August 26, 2019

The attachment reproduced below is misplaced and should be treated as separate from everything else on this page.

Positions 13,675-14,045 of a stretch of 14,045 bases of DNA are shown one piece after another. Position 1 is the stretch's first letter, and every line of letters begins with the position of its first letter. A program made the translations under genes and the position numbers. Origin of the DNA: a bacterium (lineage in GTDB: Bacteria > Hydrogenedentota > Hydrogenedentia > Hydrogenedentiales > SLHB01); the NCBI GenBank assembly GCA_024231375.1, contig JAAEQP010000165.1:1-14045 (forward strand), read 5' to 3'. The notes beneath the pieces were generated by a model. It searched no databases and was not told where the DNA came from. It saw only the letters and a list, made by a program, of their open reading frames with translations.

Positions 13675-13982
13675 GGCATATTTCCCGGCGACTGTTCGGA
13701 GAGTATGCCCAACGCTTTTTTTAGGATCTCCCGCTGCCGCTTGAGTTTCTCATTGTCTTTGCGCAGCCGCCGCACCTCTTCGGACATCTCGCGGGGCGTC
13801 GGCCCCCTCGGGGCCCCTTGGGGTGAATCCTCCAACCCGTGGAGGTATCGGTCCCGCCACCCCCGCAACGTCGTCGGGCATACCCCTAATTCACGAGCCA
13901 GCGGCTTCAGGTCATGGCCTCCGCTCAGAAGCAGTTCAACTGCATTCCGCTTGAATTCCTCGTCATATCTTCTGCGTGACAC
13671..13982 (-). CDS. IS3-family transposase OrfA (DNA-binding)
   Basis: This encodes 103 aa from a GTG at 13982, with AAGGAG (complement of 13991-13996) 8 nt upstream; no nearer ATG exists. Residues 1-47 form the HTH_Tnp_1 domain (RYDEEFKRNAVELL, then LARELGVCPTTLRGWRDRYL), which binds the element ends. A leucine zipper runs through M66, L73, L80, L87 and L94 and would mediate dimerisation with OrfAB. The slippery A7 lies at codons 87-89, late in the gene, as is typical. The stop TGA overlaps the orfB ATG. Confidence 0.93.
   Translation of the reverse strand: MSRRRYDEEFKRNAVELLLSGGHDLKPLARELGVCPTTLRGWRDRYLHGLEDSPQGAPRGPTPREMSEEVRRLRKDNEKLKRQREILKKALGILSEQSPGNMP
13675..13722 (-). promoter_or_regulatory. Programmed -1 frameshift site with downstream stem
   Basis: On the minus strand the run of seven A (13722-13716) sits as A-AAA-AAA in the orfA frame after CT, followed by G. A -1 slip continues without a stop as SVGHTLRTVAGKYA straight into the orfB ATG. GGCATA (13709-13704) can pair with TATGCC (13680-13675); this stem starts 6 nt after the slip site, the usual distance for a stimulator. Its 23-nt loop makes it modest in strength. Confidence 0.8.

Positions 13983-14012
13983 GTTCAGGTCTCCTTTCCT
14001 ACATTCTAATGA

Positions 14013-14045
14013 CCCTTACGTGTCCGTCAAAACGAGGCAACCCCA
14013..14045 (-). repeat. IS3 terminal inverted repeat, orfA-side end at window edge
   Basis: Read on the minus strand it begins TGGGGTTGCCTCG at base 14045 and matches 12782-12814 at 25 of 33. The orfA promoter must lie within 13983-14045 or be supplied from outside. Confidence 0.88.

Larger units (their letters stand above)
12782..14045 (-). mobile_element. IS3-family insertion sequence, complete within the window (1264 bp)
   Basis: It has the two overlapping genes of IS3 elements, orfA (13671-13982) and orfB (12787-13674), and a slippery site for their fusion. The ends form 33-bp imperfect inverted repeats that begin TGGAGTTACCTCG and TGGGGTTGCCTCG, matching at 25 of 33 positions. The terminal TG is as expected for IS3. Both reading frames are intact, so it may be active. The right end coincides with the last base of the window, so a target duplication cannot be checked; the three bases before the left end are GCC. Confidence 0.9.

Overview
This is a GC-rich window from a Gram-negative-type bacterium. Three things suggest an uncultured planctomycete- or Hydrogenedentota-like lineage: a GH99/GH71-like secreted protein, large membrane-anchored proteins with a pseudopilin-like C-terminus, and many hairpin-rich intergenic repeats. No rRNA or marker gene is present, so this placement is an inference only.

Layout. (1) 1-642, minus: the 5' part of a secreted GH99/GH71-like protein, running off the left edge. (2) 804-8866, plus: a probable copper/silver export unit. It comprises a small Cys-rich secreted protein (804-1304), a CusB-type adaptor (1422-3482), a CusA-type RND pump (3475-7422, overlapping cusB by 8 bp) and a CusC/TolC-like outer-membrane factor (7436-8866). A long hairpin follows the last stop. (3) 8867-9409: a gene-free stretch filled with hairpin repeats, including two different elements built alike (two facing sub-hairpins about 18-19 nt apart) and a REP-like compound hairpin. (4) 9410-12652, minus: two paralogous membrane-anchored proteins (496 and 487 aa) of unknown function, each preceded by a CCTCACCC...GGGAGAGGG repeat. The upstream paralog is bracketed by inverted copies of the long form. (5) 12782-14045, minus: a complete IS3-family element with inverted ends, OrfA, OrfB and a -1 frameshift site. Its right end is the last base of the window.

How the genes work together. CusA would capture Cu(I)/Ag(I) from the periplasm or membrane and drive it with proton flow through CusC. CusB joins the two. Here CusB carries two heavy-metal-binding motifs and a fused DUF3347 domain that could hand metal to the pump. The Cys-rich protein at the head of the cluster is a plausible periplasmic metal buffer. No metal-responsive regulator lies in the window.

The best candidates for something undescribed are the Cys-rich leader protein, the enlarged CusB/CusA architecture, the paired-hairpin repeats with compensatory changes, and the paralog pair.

The dating world is challenging enough for people of all ages.  Finding the “right” person is fraught with all sorts of challenges.   Personality, physically, age, stage in life, economically, socially, etc etc.   It’s a wonder, really, that anyone ever finds anybody at all.   The odds just seem so far against it.   The 2016 TIFF and Toronto based film Below Her Mouth, adds the complexity of whether the person you are attracted to is also gay like yourself.  In this case, it is a lesbian relationship, but it really doesn’t matter.   The lesbian aspect matters when the facts about the production and writing and directing are brought in with the all-female director, writers and others.   At the time at TIFF this was a bigger deal, as not many female directors were out there, and literally no one was telling the lesbian story from a female point of view.    The story is simple with a young woman, played by a Swedish model turned actor, who is not engaged with the women she meets and has sex.   The opening sequence will show that directly.   She later meets a woman in a local bar by happenstance who turns her head and heart around.   The object of her affection is engaged to a man, and was cajoled into attending this lesbian bar just to “get a drink”.   The two begin a torrid affair.   There isn’t a lot of dialogue, and when there is the Swedish actor can be difficult to understand as she mumbles.  Her amour is better at enunciating and being convincing.   There is sex in this film.   Netflix should really have more films like it.   It doesn’t always have to be PG.  For me, I think the interesting aspect was showing how difficult this dating world can be, and especially with the added dimension of same-sex.   The underlying message is a positive one of being true to yourself.   Further that you can’t live your life for other people.   We all only have this one chance, and we might as well be happy doing it.   So I liked this more than the mediocre reviews that I saw about it at the time.   In brings together thoughts and ideas that I understand and at the same time don’t have to deal with on a daily basis.  I am pleased to Toronto featured prominently and not portraying other US cities like Boston, or Pittsburgh or Chicago.   I also think that we as Canadians are more receptive to these issues these days than our friends to the South.  So even though the film makers likely wanted to avoid me as the viewer, thinking it was all about voyeaurism and seeing ladies taking their clothes off, I likely got the message and the point that these aren’t easy times and that being in this position for someone who self-professes that they had no choice, that I have more sympathy than I did before.